And then another “connection” made – a connection “connected” to something they’re looking at: It was Richard I who coined what became the motto of English monarchs: Dieu et Mon Droit (God and My Right). It was the password they used to tell friend from foe at the 1198 battle of Gisors.

And then a few steps further on, stop them and make the point that anyone who’s going into the Strangers’ Gallery after the walk needs to take their time as they pass through the last corridor just before they get to the Gallery. “I’ve been in there hundreds of times and the tourists just breeze right through there and in doing so they’re hugely short changing themselves. Take your time going through there – look at what’s on either wall. Fascinating paintings. And even more fascinating old photos. For example, a photograph taken in the immediate aftermath of the direct hit on the House of Commons. Or a rare one of the barrage balloons directly above the Thames just outside the HP. Or the 1940 photograph of the workmen on the roof of Parliament prising off, with crowbars, the iron and lead from the roof. Prising it off so it could be turned into munitions. You want in a single image a crystallisation of how desperate this country was – how its back was right up against the wall – you can’t do better than to make the acquaintance of that image. Every time I look at it it turns on spigots – I’ve got tears streaming down my face.”

So, a “connection” and a good “tip” – a different kind of tip, a tip from me to my walkers rather than the other way around.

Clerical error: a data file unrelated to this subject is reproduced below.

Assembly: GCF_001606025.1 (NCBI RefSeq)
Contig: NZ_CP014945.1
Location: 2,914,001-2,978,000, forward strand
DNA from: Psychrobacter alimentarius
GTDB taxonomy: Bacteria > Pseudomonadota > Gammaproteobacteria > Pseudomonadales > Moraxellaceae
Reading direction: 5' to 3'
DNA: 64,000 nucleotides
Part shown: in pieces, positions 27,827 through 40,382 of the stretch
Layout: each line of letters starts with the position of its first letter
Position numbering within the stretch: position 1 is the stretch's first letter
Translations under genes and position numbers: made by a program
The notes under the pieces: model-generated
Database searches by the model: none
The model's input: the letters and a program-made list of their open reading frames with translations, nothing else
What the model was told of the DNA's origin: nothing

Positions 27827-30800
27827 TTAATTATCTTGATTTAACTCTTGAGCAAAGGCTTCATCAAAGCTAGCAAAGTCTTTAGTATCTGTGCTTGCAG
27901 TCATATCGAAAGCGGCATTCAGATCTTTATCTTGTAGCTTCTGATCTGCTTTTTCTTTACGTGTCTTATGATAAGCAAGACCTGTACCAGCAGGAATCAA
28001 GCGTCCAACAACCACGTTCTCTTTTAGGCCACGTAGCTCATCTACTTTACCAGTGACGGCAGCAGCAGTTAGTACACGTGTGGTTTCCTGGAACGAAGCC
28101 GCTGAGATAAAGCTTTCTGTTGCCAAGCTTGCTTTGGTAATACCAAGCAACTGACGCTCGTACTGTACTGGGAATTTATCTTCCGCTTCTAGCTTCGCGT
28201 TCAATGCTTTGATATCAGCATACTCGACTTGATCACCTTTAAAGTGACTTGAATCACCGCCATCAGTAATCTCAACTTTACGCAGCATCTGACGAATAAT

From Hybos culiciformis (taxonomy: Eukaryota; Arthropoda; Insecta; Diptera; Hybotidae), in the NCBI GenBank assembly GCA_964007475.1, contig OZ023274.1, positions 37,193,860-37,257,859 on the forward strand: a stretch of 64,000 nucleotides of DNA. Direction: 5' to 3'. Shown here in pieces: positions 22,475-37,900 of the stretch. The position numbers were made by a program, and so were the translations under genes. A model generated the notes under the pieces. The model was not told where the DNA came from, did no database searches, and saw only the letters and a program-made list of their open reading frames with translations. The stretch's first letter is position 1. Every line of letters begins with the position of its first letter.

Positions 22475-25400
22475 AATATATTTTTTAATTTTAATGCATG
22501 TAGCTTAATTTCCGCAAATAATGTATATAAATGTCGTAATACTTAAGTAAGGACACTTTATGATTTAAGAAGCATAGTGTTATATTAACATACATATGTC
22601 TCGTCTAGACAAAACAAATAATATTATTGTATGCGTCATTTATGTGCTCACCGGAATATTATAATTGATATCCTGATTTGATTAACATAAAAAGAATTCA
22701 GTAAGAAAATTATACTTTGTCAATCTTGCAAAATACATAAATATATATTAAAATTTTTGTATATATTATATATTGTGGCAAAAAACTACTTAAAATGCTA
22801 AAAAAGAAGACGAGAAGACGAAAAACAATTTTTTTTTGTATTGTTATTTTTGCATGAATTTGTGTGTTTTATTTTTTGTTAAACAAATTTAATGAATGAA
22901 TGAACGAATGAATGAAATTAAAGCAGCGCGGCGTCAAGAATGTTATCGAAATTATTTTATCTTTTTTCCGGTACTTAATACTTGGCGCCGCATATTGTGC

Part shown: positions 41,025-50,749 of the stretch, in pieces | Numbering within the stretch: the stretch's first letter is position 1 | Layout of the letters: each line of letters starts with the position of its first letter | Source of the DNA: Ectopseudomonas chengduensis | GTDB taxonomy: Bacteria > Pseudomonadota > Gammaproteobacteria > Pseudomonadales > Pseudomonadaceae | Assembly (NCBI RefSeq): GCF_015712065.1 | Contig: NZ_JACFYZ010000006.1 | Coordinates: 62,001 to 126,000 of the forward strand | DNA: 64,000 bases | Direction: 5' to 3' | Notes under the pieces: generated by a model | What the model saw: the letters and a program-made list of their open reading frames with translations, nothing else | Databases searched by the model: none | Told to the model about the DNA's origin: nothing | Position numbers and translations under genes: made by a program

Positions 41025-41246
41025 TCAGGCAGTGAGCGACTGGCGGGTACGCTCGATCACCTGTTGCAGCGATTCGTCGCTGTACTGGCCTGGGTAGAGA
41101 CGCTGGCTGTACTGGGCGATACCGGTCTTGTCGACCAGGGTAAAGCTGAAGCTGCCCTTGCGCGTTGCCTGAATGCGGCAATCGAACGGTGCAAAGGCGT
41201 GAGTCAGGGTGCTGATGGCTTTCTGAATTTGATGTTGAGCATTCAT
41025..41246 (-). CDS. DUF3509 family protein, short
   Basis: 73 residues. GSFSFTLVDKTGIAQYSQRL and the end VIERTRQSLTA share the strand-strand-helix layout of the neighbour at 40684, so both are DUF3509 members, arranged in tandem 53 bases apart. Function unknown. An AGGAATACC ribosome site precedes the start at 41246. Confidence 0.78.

And then we move on to the George V statue. Sharing the space with the “coronateds”. Just make the point – en passant – “If my dad looked like that I’d stutter too”. But the point is that the commentary is connected to something they’re looking at. And then a further “connection”: “actually the only person who wasn’t afraid if him was his grand-daughter, our Queen today. They adored each other. He called her Lilibet and she called him Gwanpa England”.

And then a few more steps to talk about this area generally. “This is Old Palace Yard and I don’t know if you’ve been aware of it but we’ve had to elbow our way through a huge throng here. A ghostly throng. Thousands of them. They’re here because this was a principal execution site…”

And then on to talk about the executions that took place here.

And that’s not all. Also, en passant – again, something they wouldn’t have noticed and it’s talking about something they can see, something that’s been pointed out to them – the Houses of Parliament “taxi lamp”.

So that’s several stops. It’s lots of pointings out – “showing them things they’d never notice”; it’s “guiding”  – talking about – what they’re looking at; and it’s “making connections”.

It’s not patience on a monument – stuck there in that one spot, all that time, listening to coronatings – swotted up history that can be got – and got accurately – off Wikipedia.

The English rose – Mary – was an actress (until we started breeding). Like every thesp she had a lot of “bosses”. Worked for a lot of directors. Her favourite director was the National Theatre’s Peter Wood. He was extremely sharp, fun, funny, full of good ideas, knew what he was doing. And didn’t suffer fools.

Mary still giggles whenever she recalls the dressing down an exasperated Peter Wood gave to a mediocre no-hoper of a spear carrier during one memorable rehearsal.

“I don’t know what you call that but it’s not acting”

Well, you’ll know where this is headed, but I’m going to say it just the same.

“I don’t know what you call that – coronating I suppose – but it’s not guiding.”